The thing is, I really enjoyed this book. Cartmel did a wonderful job of making his characters (though still disgustingly hipster-ish) likable and fun. Chef is an excellent detective, in a sort of not being a detective kind of way. He’s the total underdog hero, and as a geeky outsider myself, I can’t help but root for the underdog. I think the stories unique way of unfolding a mystery is also what makes the book such a great read. Written in Dead Wax takes it’s readers deep into the world of music, and (even better for geeks) collecting. I honestly have no opinion on what sounds better, CD or LP, but I’ve got a closet full of vintage Star Wars figures. I could easily tell you about the backing card, year produced, or existing variants of any of the collectible action figures (not dolls!) safely sealed away in the many containers which are piled to the ceiling in my closet. I can even spot reproductions and cheap knock offs. I don’t know why, but reading about collectors, and a mystery that goes deep into their respective world, was really refreshing. I honestly think this is one of the best mystery stories since The Big Lebowski! And yes, that was a mystery too. In fact; I’m almost willing (grudgingly) to consider the likes of Chef and Tinkler as geeks. Almost. ‘just have to lose the cats and any opinion about coffee.new16oz-coffee-cup Seriously!? What grown man keeps cats and gives a shit about the taste of coffee!? Coffee should be black and burn just as hard going out at as it did going in! That’s it. Its there to get the job done. You drink it, stay awake, and lose a year or so of unwanted life expectancy. When I put a $1.29 of hard earned cash down on the counter for my 7-11 what ever brew, I need it to do its goddamn job of keeping me upright and lucid for the next few hours. Not brag about its “aroma”, or what part of India a child laborer had to pull it out of. Coffee should be burly, stalwart, and humble. Just like my women. ‘merica.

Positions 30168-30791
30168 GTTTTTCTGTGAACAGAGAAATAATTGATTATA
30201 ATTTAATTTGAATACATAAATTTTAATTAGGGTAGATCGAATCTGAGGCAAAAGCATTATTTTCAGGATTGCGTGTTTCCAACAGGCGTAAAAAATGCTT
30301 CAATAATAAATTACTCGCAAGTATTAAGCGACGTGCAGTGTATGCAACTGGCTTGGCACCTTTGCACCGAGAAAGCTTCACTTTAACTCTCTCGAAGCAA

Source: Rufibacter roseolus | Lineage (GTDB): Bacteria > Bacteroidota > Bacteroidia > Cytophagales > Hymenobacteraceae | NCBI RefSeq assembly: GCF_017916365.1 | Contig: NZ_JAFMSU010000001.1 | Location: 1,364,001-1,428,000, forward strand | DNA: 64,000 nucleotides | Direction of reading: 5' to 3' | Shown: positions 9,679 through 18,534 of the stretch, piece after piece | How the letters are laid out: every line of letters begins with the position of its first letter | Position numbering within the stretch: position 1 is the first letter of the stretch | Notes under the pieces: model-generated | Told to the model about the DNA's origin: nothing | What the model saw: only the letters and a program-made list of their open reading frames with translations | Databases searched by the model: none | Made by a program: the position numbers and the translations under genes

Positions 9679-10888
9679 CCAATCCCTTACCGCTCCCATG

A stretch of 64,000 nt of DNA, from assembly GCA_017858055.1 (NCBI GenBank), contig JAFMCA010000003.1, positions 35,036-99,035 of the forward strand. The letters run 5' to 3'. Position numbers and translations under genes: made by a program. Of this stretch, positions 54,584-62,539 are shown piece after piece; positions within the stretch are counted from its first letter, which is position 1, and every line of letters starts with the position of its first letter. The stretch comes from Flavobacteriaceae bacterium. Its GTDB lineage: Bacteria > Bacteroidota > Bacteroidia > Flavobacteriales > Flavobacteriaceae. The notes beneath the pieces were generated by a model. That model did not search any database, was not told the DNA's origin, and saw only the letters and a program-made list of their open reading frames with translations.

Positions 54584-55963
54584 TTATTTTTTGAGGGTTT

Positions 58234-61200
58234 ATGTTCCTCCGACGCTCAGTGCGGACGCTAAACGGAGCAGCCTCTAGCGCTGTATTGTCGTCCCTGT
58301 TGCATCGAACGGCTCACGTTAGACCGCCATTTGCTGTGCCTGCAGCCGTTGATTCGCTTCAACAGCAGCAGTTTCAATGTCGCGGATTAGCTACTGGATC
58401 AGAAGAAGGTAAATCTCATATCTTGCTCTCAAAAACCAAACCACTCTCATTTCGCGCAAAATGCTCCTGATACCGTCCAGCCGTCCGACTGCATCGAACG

Anyways… I’m very much looking forward to the release of the next book (The Run-Out Groove), and even if Titan doesn’t send me a review copy I’ll probably go pick one up. Yeah, I’m willing to spend my own money on the next edition. That’s how much I enjoyed this. Below I posted a copy of The Vinyl Detectives official synopsis. However, visit Titanbooks.com to get a copy of your own.

Cheers!

He is a record collector — a connoisseur of vinyl, hunting out rare and elusive LPs. His business card describes him as the “Vinyl Detective” and some people take this more literally than others.
Like the beautiful, mysterious woman who wants to pay him a large sum of money to find a priceless lost recording — on behalf of an extremely wealthy (and rather sinister) shadowy client.
Given that he’s just about to run out of cat biscuits, this gets our hero’s full attention. So begins a painful and dangerous odyssey in search of the rarest jazz record of them all…

Dust and Desire: A Joel Sorrell Novel

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An Atomic Moo Book Review of Conrad Williams Novel

I’m sure this isn’t true for the vast majority of mystery stories out on book shelves, but it seems like most of the ones I’ve read (and I like mysteries) tend to center around a detective who’s life is complete shit. The protagonist, sometimes including modern interpretations of Sherlock Holmes, are often surly, anti-social, drug addled, dicks (P.I.’s) working on the fringes of law and order. Who also despite being barely sober, somehow manage to put together all the pieces of a dangerous whodunit. Yeah, pretty much what happens in Conrad William’s novel, Dust and Desire, but this time with way more drinking. Keen.

Dust and Desire pits a broken ex-cop turned PI (Sorrell) against a ruthless serial killer and it doesn’t help that this psycho is also coming after Sorrell and everyone he knows. Here’s the official synopsis:

The Four-Year-Old, an extraordinary killer, has arrived in London, hell-bent on destruction… PI Joel Sorrell is approached by the mysterious Kara Geenan, who is desperate to find her missing brother. Joel takes on the case but almost immediately, an attempt is made on his life. The body count increases. And then Kara vanishes too… as those close to Joel are sucked into his nightmare, he realizes he must track down the killer if he is to halt a grisly masterplan – even if it means sacrificing his own life.